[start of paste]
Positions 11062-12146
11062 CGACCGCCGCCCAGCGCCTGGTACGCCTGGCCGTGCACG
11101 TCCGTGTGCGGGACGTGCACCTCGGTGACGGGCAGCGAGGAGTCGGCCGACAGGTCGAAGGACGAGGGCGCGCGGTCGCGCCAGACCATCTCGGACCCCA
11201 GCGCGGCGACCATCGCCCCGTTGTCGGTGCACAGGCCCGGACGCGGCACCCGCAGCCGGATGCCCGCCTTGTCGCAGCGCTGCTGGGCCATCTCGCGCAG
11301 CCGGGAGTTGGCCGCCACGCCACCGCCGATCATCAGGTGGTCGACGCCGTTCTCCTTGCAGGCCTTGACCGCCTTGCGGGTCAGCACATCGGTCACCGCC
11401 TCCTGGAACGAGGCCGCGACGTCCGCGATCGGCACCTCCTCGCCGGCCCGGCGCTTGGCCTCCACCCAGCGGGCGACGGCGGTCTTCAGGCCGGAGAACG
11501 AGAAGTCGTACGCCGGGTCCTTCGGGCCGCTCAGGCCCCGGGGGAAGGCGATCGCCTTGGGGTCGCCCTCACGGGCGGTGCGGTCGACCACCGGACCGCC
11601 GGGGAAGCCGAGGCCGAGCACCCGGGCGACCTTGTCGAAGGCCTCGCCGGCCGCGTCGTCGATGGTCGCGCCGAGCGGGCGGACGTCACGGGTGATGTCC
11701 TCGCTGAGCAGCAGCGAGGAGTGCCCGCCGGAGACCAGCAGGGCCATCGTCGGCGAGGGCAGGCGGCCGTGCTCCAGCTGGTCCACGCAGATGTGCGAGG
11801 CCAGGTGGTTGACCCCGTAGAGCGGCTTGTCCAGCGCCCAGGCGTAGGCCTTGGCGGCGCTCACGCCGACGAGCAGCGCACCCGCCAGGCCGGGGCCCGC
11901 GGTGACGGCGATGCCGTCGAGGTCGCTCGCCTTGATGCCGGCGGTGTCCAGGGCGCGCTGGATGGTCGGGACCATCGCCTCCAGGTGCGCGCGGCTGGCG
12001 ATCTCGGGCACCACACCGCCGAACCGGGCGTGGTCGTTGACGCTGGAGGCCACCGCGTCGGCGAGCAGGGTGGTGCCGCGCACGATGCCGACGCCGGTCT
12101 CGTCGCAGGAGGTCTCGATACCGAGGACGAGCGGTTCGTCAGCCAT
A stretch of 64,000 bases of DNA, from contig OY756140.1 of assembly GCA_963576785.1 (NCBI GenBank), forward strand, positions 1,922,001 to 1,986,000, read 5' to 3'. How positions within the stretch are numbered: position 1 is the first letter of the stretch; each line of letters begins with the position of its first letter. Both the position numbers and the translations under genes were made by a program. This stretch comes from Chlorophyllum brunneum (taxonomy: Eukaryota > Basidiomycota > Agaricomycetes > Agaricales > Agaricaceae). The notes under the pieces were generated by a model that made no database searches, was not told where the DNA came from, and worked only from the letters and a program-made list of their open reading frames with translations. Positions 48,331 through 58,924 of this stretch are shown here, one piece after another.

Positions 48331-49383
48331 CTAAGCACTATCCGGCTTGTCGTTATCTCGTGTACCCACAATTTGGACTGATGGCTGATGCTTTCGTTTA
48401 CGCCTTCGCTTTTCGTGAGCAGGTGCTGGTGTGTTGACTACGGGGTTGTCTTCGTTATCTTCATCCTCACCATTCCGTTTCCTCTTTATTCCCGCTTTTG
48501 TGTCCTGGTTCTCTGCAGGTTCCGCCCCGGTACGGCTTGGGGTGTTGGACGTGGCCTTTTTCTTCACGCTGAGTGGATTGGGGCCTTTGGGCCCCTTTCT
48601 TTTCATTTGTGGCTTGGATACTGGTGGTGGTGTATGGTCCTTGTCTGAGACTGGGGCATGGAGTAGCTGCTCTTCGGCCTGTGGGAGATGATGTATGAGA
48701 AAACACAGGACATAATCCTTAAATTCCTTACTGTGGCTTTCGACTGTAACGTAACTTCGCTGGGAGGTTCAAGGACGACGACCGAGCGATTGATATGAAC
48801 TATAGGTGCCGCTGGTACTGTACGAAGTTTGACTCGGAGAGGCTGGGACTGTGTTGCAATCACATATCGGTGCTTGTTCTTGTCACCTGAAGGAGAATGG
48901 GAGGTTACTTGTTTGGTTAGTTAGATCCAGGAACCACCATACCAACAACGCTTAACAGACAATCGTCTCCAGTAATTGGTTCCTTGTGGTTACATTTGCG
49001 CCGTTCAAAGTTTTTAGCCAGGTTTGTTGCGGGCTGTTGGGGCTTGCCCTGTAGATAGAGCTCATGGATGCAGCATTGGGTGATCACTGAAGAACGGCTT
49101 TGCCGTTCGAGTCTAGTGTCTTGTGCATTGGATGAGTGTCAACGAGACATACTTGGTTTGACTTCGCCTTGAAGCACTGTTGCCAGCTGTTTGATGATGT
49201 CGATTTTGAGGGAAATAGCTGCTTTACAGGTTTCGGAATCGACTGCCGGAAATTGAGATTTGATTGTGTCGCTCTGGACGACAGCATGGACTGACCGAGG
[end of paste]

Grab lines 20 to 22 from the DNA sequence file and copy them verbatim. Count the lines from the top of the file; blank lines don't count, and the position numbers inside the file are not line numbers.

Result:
48701 AAACACAGGACATAATCCTTAAATTCCTTACTGTGGCTTTCGACTGTAACGTAACTTCGCTGGGAGGTTCAAGGACGACGACCGAGCGATTGATATGAAC
48801 TATAGGTGCCGCTGGTACTGTACGAAGTTTGACTCGGAGAGGCTGGGACTGTGTTGCAATCACATATCGGTGCTTGTTCTTGTCACCTGAAGGAGAATGG
48901 GAGGTTACTTGTTTGGTTAGTTAGATCCAGGAACCACCATACCAACAACGCTTAACAGACAATCGTCTCCAGTAATTGGTTCCTTGTGGTTACATTTGCG